One member, Oregon, Ohio Police Chief Michael Navarre, said that all of his training has informed him to shoot in dangerous situations, and that "there is a huge gap between what community and police want," according to Gongwer news service. Kasich has said changing training and procedures for officers could be one outcome of the task force’s work.
• Finally, are you following this crazy story about New York millionaire and property magnate Robert Durst? You should be. Durst is suspected in three murders over the span of nearly two decades, including that of his wife, one of his best friends and a neighbor. The thing is, he’s been a suspect for years and was even acquitted on grounds of self-defense for one of the murder charge even after he admitted to dismembering the man he killed. The HBO series Jinx has chronicled Durst and the suspicions against him, and, incredibly, Durst was arrested in New Orleans just before the show’s finale to face charges in L.A. for one of the murders. There are so many things to unpack about this situation — how money changes your relationship to the justice system, the weird looking glass of true-crime TV and real law enforcement colliding, Durst’s own strange background and on and on. Anyway, the whole story is worth reading up on and I’m sure we’ll be searching for answers to the questions Jinx raises for years to come.
That’s it for me. Tweet me (@nswartsell). Email me (firstname.lastname@example.org). Say hey when you see me at Findlay Market. Whatever you gotta do to give me those news tips or your thoughts on the weird world of true-crime docu-dramas.
Some interesting national/international coverage for Cincinnati.
The Onion's Weekender edition for March 15 — the special travel issue — spotlights "Cincinnati in Just 300 Days" on its cover. However, it somehow overlooked publishing the itinerary. Check out the comical cover here.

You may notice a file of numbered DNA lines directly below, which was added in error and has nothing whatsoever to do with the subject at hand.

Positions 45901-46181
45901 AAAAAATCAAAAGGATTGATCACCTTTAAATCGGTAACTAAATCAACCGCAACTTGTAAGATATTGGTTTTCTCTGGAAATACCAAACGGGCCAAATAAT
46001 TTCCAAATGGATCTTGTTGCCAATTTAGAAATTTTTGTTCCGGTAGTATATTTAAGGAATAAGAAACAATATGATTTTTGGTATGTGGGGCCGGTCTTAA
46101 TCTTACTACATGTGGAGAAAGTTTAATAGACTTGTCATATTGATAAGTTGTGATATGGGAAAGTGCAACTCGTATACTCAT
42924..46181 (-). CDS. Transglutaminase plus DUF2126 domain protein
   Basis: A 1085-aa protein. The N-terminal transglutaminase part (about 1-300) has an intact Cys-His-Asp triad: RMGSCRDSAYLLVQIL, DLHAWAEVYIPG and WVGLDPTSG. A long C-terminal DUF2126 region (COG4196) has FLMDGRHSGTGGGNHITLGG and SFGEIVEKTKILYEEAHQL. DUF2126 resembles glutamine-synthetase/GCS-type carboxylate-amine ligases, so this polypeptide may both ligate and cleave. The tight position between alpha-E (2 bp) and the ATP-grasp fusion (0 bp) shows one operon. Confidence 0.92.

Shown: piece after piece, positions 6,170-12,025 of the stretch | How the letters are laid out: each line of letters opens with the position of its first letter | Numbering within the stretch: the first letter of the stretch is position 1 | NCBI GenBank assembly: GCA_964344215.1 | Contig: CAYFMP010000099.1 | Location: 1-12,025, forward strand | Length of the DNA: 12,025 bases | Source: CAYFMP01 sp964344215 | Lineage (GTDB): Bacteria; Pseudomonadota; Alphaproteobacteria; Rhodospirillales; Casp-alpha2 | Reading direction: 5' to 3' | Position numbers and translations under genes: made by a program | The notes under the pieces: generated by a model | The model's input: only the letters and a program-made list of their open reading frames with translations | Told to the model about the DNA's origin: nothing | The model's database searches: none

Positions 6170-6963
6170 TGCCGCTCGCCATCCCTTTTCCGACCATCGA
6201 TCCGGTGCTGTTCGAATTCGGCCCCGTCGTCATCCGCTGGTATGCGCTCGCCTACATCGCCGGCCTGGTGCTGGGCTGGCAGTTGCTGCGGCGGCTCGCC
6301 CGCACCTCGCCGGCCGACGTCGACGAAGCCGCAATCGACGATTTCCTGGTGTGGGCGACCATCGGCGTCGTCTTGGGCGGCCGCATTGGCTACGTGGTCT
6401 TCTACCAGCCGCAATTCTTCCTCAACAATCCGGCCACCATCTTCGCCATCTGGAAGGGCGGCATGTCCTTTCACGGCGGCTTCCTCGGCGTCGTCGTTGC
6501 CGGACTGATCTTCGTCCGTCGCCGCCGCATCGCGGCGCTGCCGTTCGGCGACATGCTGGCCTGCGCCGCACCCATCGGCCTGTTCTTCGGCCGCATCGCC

Meanwhile, the latest issue of The Economist — in its Prospero arts section — has a legitimate feature on the just-concluded MusicNow festival, featuring an interview with its founder, Bryce Dessner.
After this anniversary festival is over, Mr Dessner plans to take full stock of what it has achieved before deciding which direction to take with future programmes. "I always saw it as a ten-year thing so I'm not sure what happens next," he says. "What I do know is that we'll continue to champion cutting-edge, progressive programming and hope that people will continue to be inspired by that."
Read more here.
A controversial effort to legalize the growth and sale of marijuana is one step closer to the November ballot. Ohio Attorney General Mike DeWine today approved ResponsibleOhio's ballot summary language, or the description of its proposed constitutional amendment that would legalize pot but restrict growth to 10 sites owned by the group’s investors across Ohio.
“We are very happy with today’s news,” said ResponsibleOhio Spokesperson Lydia Bolander in a news release. “Voters deserve a thoughtful conversation on this important issue, and we are eager to continue this conversation in the coming months.”
DeWine initially rejected the group's ballot proposal over quibbles with its summary language. ResponsibleOhio tweaked its proposal, and now the initiative is ready for the ballot.
The group built its ballot initiative in the mold of Ohio’s successful 2009 casino legalization effort. Opponents, including other pro-marijuana groups, say that like the casino amendment ResponsibleOhio’s proposal would create a state-ordained monopoly on marijuana farms that mainly benefits the group’s investors. Other critics, including many conservative statewide officials, say the plan will increase drug use and crime.
In response to criticism from other pro-marijuana activists, ResponsibleOhio last month announced it was changing its proposition to allow private growth of small amounts of marijuana.
The group says its proposal will decrease the black market for weed, alleviate some legal injustices, save law enforcement money and increase tax revenues.
“Marijuana prohibition has failed,” Bolander said. “Black Ohioans are four times more likely to be arrested for marijuana offenses than white Ohioans. Patients are denied access to treatments that could ease their suffering. And the state is wasting $120 million each year to enforce these bad laws.
Local ResponsibleOhio investors include basketball hall of famer Oscar Robertson, philanthropist Barbara Gould and venture capitalist Frank Wood. Cincinnati attorney Chris Stock is also involved with the group, helping draw up the language for the ballot initiative. Three of the proposed 10 marijuana farms would be in the Greater Cincinnati area.
Next, ResponsibleOhio will need to finish collecting the more than 300,000 signatures required to put the amendment on this year’s statewide ballot. The group has until this summer to do so.